Module 3: Introduction to Surveillance Approaches


By the end of this module, participants will be able to:

  • describe population coverage as used in surveillance of congenital anomalies;
  • describe population-based surveillance;
  • describe hospital-based surveillance;
  • compare  and  contrast  population-based surveillance versus hospital-based surveillance;
  • describe the three types of case ascertainment;
  • describe the advantages and disadvantages of active and passive case ascertainment;
  • describe case-finding in congenital anomalies surveillance;
  • identify the differences between a single data source and multiple data sources;
  • describe considerations for inclusion criteria used in the surveillance of congenital anomalies;
  • identify the congenital anomalies to include in the programme;
  • describe considerations for inclusion of particular congenital anomalies;
  • describe how data can be used for decision-making;
  • identify considerations for communicating and disseminating surveillance data;
  • identify different communication methods;
  • identify variables that will reflect the objectives of the programme;
  • describe core variables;
  • describe additional variables;
  • identify sources to collect variables;
  • understand the elements of quality and value in congenital anomalies surveillance;
  • recognize the importance of shared procedures and protocols;
  • identify selected processes and data elements that can be tracked for ongoing quality improvement;
  • understand the meaning of birth prevalence;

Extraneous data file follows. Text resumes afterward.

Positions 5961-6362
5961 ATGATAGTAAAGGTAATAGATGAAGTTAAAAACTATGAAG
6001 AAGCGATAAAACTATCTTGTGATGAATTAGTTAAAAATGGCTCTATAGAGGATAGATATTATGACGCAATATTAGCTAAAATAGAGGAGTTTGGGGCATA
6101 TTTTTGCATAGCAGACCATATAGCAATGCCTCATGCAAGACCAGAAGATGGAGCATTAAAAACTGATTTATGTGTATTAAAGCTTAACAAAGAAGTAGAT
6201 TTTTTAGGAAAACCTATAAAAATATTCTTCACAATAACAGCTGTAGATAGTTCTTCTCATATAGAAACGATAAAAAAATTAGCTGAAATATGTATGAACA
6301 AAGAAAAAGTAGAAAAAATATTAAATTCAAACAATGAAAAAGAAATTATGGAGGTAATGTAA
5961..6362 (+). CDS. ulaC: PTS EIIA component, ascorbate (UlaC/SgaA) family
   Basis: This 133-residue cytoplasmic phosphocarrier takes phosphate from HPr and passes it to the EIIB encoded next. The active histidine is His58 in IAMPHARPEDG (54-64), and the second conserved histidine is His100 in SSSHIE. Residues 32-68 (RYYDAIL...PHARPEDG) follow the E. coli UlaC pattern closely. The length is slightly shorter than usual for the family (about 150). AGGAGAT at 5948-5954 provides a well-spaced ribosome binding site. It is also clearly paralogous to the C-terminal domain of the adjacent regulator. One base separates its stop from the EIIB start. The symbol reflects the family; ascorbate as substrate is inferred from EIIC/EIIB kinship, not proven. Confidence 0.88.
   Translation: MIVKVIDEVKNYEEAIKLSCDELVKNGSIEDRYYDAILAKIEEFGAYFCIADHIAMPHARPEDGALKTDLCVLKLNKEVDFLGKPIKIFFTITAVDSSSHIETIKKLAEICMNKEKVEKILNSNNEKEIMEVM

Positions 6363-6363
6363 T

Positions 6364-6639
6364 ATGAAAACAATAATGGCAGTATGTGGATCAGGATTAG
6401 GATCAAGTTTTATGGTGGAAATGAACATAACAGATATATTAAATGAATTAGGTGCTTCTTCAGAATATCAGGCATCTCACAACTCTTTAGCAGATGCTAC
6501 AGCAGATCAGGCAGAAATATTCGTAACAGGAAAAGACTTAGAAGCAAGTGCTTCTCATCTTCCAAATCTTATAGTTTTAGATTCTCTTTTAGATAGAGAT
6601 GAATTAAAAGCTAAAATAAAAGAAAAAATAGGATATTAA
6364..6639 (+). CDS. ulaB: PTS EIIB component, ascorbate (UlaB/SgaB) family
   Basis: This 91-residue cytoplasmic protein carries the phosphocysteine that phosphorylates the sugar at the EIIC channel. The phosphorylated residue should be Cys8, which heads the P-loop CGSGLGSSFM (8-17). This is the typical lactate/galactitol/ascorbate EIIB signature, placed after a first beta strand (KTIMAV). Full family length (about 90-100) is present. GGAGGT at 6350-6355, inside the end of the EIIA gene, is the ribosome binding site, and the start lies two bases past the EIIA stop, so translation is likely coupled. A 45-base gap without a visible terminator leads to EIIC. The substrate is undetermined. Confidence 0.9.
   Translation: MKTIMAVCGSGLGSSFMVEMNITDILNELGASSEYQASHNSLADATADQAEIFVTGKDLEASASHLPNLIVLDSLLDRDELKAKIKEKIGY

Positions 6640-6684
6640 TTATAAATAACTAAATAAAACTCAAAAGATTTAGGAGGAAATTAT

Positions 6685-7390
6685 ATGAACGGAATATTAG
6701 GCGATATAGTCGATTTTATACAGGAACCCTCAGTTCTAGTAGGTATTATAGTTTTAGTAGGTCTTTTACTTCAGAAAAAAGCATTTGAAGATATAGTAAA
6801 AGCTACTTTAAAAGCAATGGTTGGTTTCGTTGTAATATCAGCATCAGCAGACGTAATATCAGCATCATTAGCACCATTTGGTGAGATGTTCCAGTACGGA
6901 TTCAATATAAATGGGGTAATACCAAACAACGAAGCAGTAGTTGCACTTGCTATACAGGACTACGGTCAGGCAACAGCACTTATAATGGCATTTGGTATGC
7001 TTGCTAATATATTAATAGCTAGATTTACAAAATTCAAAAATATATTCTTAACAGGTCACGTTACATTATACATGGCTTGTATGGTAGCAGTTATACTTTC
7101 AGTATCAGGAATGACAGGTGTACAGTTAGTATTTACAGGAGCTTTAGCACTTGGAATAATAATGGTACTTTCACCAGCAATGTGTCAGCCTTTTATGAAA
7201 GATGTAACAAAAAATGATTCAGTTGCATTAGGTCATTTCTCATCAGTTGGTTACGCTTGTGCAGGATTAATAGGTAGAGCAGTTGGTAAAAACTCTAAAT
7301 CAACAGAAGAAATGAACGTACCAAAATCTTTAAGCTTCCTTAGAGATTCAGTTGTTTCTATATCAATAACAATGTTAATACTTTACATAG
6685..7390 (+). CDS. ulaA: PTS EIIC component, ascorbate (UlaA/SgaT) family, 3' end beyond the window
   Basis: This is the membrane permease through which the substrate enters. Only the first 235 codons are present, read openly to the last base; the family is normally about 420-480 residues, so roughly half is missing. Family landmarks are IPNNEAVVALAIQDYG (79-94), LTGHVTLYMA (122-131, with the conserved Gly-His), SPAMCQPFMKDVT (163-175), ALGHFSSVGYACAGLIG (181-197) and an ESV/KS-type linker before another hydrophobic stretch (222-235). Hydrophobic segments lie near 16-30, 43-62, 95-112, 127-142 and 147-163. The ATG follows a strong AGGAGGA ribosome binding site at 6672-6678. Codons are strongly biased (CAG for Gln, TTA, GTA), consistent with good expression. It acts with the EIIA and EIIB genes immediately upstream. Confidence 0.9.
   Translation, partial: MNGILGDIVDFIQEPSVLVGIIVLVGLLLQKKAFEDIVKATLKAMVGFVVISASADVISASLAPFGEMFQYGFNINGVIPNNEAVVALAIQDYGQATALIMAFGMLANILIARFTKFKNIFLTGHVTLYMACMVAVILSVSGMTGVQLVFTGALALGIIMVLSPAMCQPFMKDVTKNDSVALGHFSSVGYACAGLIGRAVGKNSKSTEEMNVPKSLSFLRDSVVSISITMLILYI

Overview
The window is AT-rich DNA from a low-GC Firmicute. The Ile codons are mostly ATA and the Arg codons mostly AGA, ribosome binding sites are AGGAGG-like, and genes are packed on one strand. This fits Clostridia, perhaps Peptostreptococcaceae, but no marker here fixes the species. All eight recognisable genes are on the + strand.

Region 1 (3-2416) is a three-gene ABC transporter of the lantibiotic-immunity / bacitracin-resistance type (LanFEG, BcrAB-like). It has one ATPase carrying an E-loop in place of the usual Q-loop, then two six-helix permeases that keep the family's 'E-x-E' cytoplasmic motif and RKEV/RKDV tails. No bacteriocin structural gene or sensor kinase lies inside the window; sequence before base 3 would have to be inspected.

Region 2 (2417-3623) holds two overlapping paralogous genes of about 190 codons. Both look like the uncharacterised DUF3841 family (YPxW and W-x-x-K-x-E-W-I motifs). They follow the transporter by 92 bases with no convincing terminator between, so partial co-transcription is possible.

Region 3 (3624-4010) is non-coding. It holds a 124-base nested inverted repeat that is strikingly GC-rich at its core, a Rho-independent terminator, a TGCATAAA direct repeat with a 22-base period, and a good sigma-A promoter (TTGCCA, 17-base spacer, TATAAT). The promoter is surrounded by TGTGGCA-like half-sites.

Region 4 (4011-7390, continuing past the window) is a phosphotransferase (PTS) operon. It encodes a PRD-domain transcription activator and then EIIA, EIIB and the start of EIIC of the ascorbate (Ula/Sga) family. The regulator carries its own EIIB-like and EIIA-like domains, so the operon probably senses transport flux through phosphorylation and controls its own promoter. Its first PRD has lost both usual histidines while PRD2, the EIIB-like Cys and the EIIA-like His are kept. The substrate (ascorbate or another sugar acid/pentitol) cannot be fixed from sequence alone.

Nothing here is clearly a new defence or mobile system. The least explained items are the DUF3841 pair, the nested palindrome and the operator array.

• compute birth prevalence;
  • comment on data that are similar to those presented in the exercises.

Note: This module  is linked to Chapter 3 of WHO/CDC/ICBDSR Birth defects surveillance: a manual for programme managers.

Evaluation Questions 3
  1. Define population-based and hospital-based surveillance programmes.
  2. Why are prevalence estimates drawn from hospital-based surveillance programmes less likely to be accurate?
  3. What are some factors to  consider when deciding whether to  implement a population-based or hospital-based surveillance programme in a country?
  4. Which of the following is NOT a type of case ascertainment method?
  5. Which of the following is NOT a characteristic of passive case ascertainment?
  6. True or false: Using a single data source may improve data quality.
  7. True or false: New,  smaller programmes should consider starting with a small number of easily recognizable,  major external congenital anomalies and then expand to include additional anomalies as the programme gains experience, creates awareness and is assigned more resources.
  8. List some differences between the two methods for describing congenital anomalies in the data-collection process.
  9. True or false: Inclusion of live births alone is a significant limitation that can lead to unreliable rates and trends, particularly for conditions with a high rate of loss prior to 28 weeks.
  10. Define stillbirth according to WHO.
  11. Which is an advantage of paper-based collection methods?
  12. True or false: Incidence is usually used to describe the occurrence of congenital anomalies.
  13. Define prevalence.
  14. True or false: The three top attributes of data quality are timeliness, accuracy and completeness.